The Maryland Corner: “Redeeming Roger Taney”


(from the forthcoming issue of The Terrapin Times, the first installment of our new feature, dedicated to important political figures, past and present, on the Right from Maryland, tentatively called The Maryland Corner)


Americans have a way of spinning history to bolster our national mythology. JFK’s foreign policy was nightmarish — to speak nothing of his personal life —, yet we extol him. FDR attempted to pack the Supreme Court, interned Japanese-Americans in numbers that dwarf the count of unfortunate souls at Guantánamo, and eagerly collaborated with the murderous Stalin, but idolizing him as the conqueror of the Depression and scourge of the Axis powers is much more palatable than embracing the truth. 


Then there is Abraham Lincoln. Ignoring that he needlessly sanctioned the bloodiest war in American history and put the kibosh on the important question of whether states, sovereign when they entered into the great experiment in liberty, could secede and reassert their autonomy, we revere the sixteenth president as a great liberator, the savior of the Union. We relegate Maryland native and Lincoln antagonist Chief Justice Roger B. Taney to the deepest pits of Hell for his opinion in Dred Scott v. Sanford.


Yet, ironically, as we begin at least four years under our first Black president, a man esteemed as the new Lincoln, we ought to look for inspiration to no less a man than the estimable author of that loathsome Dred Scott decision.


Roger Brooke Taney, of Calvert County, was hardly perfect; he was, however, more complex than many would care to admit. His opining that Blacks were “beings of an inferior order, and altogether unfit to associate with the white race,” and thus ineligible for citizenship, is detestable. Nevertheless, he had personal qualms with the “peculiar institution,” and manumitted his own slaves. A dual-federalist, he stood firmly between ardent states’ rights champions and the advocates of centralization, proud of his Southern heritage and a lover of Maryland, but a loyal American who sought the preservation of the Union.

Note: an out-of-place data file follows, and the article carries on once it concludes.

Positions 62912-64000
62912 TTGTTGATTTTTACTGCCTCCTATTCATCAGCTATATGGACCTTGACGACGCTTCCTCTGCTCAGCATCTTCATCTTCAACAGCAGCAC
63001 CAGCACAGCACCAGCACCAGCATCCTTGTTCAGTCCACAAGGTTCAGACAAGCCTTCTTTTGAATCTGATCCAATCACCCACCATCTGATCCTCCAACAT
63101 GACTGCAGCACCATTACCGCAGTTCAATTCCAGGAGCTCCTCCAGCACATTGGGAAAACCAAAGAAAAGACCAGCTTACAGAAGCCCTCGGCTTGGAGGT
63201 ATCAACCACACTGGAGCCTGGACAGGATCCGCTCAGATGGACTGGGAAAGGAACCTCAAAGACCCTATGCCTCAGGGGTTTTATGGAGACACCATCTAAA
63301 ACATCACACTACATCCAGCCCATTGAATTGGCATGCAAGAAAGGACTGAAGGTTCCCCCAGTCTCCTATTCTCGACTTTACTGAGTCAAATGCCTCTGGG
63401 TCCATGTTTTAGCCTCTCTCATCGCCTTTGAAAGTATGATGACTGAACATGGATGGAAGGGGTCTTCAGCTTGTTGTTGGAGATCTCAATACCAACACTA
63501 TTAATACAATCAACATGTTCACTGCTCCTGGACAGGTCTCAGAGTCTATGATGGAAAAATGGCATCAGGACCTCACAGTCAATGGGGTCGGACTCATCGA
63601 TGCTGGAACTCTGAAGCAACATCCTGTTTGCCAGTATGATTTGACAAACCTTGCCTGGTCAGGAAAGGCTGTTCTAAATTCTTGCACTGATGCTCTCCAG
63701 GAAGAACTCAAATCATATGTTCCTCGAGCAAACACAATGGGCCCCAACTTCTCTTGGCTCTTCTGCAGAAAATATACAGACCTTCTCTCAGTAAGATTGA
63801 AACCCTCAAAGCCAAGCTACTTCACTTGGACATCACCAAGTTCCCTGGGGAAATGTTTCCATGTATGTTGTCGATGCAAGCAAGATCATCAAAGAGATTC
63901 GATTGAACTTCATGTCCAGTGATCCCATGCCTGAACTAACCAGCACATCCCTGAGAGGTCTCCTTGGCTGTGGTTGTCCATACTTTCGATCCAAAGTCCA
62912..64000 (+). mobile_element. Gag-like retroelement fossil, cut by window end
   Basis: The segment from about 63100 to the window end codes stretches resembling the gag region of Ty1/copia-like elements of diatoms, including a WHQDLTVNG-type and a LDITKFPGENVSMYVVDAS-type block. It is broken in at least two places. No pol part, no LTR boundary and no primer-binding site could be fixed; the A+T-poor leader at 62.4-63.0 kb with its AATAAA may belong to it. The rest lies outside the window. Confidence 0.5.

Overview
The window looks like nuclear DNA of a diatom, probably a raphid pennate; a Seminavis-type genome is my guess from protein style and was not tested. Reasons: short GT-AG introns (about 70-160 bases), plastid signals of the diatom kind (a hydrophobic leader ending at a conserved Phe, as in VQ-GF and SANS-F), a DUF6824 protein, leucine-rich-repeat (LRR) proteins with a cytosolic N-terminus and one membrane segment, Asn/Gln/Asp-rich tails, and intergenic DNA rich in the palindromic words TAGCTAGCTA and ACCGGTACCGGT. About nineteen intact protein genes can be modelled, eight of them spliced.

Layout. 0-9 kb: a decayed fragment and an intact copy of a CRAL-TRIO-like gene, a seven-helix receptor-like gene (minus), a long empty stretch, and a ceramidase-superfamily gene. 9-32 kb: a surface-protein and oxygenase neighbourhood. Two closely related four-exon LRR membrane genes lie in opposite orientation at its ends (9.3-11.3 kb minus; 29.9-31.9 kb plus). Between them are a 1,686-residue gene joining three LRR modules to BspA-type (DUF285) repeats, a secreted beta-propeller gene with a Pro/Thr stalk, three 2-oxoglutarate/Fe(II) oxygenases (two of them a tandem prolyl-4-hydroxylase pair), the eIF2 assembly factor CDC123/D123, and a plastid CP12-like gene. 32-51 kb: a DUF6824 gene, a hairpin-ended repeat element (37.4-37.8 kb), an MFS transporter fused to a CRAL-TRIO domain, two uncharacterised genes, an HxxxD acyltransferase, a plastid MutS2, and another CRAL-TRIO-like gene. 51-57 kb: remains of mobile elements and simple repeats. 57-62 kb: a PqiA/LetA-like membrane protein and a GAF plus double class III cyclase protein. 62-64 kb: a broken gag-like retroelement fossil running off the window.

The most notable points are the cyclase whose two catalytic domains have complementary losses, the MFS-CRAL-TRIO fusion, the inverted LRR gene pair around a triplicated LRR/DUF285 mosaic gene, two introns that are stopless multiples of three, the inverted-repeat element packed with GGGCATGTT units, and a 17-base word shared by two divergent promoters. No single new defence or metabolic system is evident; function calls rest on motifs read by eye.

Most important today, as our government continues to expropriate powers at the cost of our God-given liberties, Taney stood up to Lincoln’s antipathetic attitude toward the Constitution. After the mayor of Baltimore and governor of Maryland, to the president’s consternation, proclaimed that they would permit no more Union troops to transfer through their respective jurisdictions, Lincoln instructed General Scott to suspend the writ of habeas corpus within the area of the military line. 


Obeying the governor’s orders, Lt. John Merryman, of the Baltimore County Horse Guards, burned bridges to prevent additional Pennsylvania soldiers from entering Maryland; not long thereafter, he was arrested on charges of treason. Numerous Maryland legislators soon found themselves incarcerated for no obvious reason. 


Enter Roger Taney. Presiding over the U.S. Circuit Court for the District of Maryland, Taney, in Ex parte Merryman, reaffirmed that the president lacks authority to suspend the writ of habeas corpus — a power expressly delegated to Congress in Article I of the Constitution. A defiant Lincoln persisted, widening the scope of the territory wherein the writ was held in abeyance. Employing arguments frightfully comparable to — but exceedingly more eloquent than — those to which we have grown accustomed in this tumultuous decade, Lincoln asked rhetorically of Congress, “Are all the laws, but one, to go unexecuted, and the government itself go to pieces, lest that one be violated?” Orwellian reverence for the rule of law at its finest.